Don’t Forget To Consider Tax Implications When Selling Timeshares
Selling timeshares can be very difficult not least as you are competing with the big companies who can afford to take their prospective buyers out for nice dinners.
Assuming flashy dinners aren’t in your budget range, you really have two options. You can either sell it via a licensed real estate broker or do it yourself. There are pros and cons involved with each method. You will need to pay the broker a percentage of the sales price achieved. Do not agree to pay any fees until the sale has completed otherwise there is no incentive to sell your unit. Doing it yourself means that you save the broker’s commission but you have to deal with the sale yourself. You will have to advertise your timeshare, deal with prospective buyers and the scam artists who target timeshare resellers. You may not have the contacts open to the broker which could affect a sale.
There are other issues that you should consider. For example, the sale of your condo may cause a tax issue. Tax is a complicated area and should always take into account your personal circumstances. Our intention is to educate you regarding the possible taxes and/or deductions you may be allowed to claim. You should always seek advice from a professionally qualified individual.
If you have owned the timeshare for less than one year, it may be more advantageous to hold it for a little while longer if you can afford to do so. Why? You may be liable to Capital Gains Tax on any profit you make. If you are likely to make a profit, holding the investment for longer than a year may reduce the tax owed. When calculating whether you have made a profit, you are usually allowed to deduct some of the original transaction costs i.e. the price you paid and any closing costs when you signed the timeshare contracts. In today’s market, it is unlikely you will make a profit but people sometimes do.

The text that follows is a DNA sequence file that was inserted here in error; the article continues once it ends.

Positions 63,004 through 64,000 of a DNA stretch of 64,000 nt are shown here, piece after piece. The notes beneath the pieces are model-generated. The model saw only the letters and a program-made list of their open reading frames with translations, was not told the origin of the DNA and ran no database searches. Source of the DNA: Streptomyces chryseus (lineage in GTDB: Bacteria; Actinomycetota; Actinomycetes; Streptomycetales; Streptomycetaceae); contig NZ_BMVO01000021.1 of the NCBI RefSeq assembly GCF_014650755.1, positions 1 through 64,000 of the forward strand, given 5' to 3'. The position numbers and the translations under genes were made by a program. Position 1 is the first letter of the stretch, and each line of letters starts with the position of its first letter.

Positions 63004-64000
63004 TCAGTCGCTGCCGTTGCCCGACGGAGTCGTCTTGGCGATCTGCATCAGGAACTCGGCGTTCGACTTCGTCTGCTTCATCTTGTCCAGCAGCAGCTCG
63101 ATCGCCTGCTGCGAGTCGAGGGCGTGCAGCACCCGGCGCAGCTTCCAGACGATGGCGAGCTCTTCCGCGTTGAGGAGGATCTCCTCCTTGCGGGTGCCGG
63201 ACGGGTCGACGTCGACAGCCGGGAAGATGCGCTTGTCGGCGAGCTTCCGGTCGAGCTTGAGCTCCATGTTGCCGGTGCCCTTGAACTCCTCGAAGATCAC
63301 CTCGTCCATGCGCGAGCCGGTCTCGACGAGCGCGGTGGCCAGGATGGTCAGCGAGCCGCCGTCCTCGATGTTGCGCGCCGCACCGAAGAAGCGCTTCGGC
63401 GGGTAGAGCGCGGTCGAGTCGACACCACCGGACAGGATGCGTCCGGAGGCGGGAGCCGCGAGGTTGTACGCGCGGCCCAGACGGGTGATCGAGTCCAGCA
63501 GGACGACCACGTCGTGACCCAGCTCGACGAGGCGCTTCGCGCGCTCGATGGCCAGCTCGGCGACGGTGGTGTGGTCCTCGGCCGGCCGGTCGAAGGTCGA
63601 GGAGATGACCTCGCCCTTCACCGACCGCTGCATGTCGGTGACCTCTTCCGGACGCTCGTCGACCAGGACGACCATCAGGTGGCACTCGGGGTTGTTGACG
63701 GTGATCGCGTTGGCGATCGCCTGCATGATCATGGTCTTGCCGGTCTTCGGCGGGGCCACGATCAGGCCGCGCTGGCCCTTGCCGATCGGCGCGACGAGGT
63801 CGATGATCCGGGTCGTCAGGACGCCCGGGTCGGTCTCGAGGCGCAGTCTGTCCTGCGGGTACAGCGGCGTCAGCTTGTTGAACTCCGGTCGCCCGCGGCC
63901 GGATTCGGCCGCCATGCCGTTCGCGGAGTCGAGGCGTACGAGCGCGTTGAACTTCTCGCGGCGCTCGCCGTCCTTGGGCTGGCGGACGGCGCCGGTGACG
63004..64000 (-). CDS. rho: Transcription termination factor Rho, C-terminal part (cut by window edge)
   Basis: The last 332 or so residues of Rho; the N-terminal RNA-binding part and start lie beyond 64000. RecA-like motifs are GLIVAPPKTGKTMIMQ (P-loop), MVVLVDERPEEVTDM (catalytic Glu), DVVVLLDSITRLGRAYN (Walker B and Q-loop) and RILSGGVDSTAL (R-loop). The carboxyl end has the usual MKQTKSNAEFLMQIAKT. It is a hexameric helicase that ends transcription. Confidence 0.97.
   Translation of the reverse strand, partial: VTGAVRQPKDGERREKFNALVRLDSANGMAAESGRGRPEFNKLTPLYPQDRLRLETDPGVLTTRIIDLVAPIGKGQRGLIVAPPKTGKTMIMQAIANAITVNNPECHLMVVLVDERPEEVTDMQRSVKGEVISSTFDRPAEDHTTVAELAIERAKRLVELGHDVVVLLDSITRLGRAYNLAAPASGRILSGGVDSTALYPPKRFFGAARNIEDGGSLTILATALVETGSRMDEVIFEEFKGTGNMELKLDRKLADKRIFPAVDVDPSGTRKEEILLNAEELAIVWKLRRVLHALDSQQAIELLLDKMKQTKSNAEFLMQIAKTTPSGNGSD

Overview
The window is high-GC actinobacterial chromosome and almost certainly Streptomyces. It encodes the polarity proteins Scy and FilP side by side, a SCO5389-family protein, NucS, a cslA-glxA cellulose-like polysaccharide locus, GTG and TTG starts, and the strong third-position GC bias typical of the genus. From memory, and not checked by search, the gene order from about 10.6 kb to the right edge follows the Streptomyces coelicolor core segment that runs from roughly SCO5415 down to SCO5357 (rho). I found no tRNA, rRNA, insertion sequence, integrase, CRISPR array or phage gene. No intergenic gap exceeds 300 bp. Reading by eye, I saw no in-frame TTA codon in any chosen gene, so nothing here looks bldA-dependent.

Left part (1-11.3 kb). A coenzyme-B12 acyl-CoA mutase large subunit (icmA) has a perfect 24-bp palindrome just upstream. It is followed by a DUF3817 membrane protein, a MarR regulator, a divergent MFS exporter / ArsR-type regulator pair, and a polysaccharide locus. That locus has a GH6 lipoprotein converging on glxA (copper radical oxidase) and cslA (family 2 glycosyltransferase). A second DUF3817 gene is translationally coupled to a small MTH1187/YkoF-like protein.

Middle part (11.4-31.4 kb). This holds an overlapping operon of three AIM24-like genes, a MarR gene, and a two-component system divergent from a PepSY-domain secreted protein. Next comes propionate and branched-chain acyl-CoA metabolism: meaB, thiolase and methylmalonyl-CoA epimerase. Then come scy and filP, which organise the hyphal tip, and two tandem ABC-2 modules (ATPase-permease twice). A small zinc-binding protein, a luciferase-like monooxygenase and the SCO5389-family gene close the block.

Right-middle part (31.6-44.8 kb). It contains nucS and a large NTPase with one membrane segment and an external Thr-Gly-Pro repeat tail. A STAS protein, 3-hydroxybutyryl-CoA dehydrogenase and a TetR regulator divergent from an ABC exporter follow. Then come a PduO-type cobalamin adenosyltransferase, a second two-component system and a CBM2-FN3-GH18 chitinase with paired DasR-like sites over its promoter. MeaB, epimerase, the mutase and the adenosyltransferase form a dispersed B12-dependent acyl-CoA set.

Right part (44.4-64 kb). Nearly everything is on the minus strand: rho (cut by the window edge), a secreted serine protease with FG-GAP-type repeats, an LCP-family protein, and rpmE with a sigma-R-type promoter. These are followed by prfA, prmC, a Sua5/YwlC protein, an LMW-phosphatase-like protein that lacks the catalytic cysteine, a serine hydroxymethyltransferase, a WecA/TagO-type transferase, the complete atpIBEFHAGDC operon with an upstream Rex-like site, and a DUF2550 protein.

Usually any loss you make on the sale will not be an allowable deductible expense. But this is not the case in all circumstances and depends to a large extent on whether you have ever rented your condo out.
Some people think that donating their vacation home to charity is the answer instead of selling. It may be if your intention is to benefit the charity although you may find that some refuse the donation. If your donation is motivated by thoughts of a tax write off, then you should be aware that you do not always achieve a substantial write off. The Inland Revenue will probably use the current market value and not the value you originally purchased at. This generally means that you would have more money in your pocket if you sold rather than donated.
Always consult your tax advisor but you may want to bring a copy of the relevant tax laws as not all advisers are up to date with taxation issues related to selling timeshares.